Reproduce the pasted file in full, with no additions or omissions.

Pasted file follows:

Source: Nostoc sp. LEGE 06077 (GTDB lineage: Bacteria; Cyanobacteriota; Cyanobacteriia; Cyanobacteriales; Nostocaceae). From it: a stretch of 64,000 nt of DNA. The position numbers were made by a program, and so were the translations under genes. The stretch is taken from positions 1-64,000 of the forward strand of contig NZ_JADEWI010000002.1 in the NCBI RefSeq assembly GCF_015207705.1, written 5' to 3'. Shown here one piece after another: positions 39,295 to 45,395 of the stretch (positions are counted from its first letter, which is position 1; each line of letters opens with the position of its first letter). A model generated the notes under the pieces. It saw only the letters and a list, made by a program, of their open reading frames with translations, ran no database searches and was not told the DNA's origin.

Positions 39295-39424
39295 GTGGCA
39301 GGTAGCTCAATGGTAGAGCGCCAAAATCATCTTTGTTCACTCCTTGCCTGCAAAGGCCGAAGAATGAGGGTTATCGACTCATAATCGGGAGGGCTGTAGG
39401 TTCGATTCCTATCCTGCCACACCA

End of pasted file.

Source: Nostoc sp. LEGE 06077 (GTDB lineage: Bacteria; Cyanobacteriota; Cyanobacteriia; Cyanobacteriales; Nostocaceae). From it: a stretch of 64,000 nt of DNA. The position numbers were made by a program, and so were the translations under genes. The stretch is taken from positions 1-64,000 of the forward strand of contig NZ_JADEWI010000002.1 in the NCBI RefSeq assembly GCF_015207705.1, written 5' to 3'. Shown here one piece after another: positions 39,295 to 45,395 of the stretch (positions are counted from its first letter, which is position 1; each line of letters opens with the position of its first letter). A model generated the notes under the pieces. It saw only the letters and a list, made by a program, of their open reading frames with translations, ran no database searches and was not told the DNA's origin.

Positions 39295-39424
39295 GTGGCA
39301 GGTAGCTCAATGGTAGAGCGCCAAAATCATCTTTGTTCACTCCTTGCCTGCAAAGGCCGAAGAATGAGGGTTATCGACTCATAATCGGGAGGGCTGTAGG
39401 TTCGATTCCTATCCTGCCACACCA